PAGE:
10 Reasons Everyone Should Take English Classes
I was responding to Kathryn Vercillo’s article 10 College Classes to Take for a Well-Rounded Education, and I said that everyone should have to take a few English classes. Actually, everyone does have to take English classes, as far as I know. I think that every major, in every kind of institution, has to have at least English 101 and English 102 under their belts. I hope someone will correct me if I’m wrong, but so far I don’t know of any major that doesn’t require English as part of its general education core.
That’s not an arbitrary choice. English classes form many skills in students’ minds, and simply make them better thinkers, communicators, and citizens. Here are some reasons why English classes are so important.
1. English classes require you to read, part 1.
Reading as a physiological activity is good for the brain. Joseph Addison once said, “Reading is to the mind what exercise is to the body.” If you look at brain scans, it’s absolutely true; reading makes your brain work. It is an active activity, whereas brain activity is much lower with TV watching, which is a mentally passive activity. Reading makes your brain strong, flexible, and ready for action.
2. English classes require you to read, part 2.
People who read are smarter. I’m not just saying that because I like to read. Readers are better spellers, have a bigger vocabulary, are more creative thinkers, are more analytical, and have a better imagination. There is no major or field of employment where those things won’t be assets.
3. English classes require you to read stuff you might not have chosen for yourself.
We all have our favorite things to read. I like romances and youth fiction, while my husband inhales science fiction and anything written by Dickens. Would I ever have chosen to read Ray Bradbury or F. Scott Fitzgerald on my own? Would he ever have read Jane Austen or John Steinbeck? Probably not, but our English classes required us to do so, and now they are among our favorite authors. They have added richness and value to our lives, and we never would have known that if an English teacher hadn’t required us to read them. And even today, we still make it a point of reading things outside our comfort zones.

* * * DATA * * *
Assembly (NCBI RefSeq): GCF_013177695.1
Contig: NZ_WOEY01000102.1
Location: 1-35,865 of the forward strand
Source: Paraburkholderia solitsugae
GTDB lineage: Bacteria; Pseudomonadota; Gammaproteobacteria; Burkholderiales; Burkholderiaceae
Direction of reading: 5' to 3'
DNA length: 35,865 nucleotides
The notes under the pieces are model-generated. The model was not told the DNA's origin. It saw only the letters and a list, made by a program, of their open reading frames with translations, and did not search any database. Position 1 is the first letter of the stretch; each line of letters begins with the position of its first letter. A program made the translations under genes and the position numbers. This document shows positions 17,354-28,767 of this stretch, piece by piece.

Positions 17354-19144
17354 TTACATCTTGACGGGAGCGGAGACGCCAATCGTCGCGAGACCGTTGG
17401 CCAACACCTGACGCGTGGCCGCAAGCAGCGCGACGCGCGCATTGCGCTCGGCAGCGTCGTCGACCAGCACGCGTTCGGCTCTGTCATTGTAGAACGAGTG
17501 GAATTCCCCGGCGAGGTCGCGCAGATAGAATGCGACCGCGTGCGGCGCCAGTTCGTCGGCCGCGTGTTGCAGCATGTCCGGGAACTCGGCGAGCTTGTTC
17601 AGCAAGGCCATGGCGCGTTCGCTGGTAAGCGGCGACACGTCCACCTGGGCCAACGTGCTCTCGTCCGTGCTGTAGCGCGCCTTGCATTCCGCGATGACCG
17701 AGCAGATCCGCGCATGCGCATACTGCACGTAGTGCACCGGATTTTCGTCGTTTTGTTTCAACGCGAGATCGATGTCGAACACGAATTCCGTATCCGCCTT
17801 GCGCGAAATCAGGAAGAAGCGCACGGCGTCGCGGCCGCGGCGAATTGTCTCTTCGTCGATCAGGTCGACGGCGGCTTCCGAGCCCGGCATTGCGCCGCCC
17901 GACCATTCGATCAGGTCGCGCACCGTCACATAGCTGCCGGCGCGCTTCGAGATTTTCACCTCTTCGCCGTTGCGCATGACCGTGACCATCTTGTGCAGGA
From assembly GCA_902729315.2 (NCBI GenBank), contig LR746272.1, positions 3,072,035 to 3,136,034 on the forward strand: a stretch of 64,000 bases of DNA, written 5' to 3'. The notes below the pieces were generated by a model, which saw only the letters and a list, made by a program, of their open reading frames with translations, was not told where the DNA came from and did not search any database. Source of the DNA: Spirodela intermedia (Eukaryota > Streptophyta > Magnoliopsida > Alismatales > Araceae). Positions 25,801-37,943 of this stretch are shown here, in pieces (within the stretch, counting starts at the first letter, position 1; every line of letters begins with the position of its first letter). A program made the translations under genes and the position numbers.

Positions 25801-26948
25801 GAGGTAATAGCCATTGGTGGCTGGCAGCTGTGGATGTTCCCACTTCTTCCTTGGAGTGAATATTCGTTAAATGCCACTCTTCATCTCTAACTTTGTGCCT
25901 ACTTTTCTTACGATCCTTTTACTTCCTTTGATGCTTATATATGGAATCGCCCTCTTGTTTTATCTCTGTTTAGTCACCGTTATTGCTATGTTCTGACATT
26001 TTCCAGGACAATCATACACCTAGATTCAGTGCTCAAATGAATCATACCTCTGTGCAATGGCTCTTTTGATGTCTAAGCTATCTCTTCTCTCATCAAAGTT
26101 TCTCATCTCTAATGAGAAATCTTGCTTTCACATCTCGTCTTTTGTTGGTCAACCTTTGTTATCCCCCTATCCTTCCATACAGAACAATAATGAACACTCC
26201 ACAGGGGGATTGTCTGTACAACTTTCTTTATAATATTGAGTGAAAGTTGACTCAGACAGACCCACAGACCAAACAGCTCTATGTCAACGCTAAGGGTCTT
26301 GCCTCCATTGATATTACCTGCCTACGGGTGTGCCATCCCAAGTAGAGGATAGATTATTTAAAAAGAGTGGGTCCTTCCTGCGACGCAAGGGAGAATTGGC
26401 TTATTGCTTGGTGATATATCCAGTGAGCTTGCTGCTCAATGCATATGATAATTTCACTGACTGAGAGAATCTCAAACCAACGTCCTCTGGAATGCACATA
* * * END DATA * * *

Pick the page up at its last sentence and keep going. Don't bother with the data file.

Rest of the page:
4. English classes require you to think critically about content.
First of all, you will have to read things that weren’t written in your lifetime, and people phrased things differently in other eras. You have to really stop and think about what their words say…and stopping and thinking is always a good thing. You have to learn what their cultural assumptions were, so that you can then form an opinion about the characters, plot, theme or style. You have to get in there and figure out what those things even are, so you know whether you like them or not, and why.
5. English classes give you the right to have an opinion.
Let’s say you read Romeo and Juliet by Shakespeare, and you think it’s kind of foolish for the lead characters to commit suicide over a simple misunderstanding. Your teacher wants you to write a paper about that, but who are you to criticize Shakespeare? An English class teaches you that nothing that is produced for public consumption is above criticism. If it’s true for Shakespeare, it’s true for popular culture, too. People who write books, songs, movies, or TV shows also have their cultural and philosophical assumptions, and you have a right to have an opinion about those. If you can have problems with truly great writings, you can certainly have problems with Usher, “Glee”, or Transformers 2.
There are a lot more reasons why taking an English class is good for you; after all, there’s the whole writing side of it we haven’t gotten to yet. To be continued in the next post!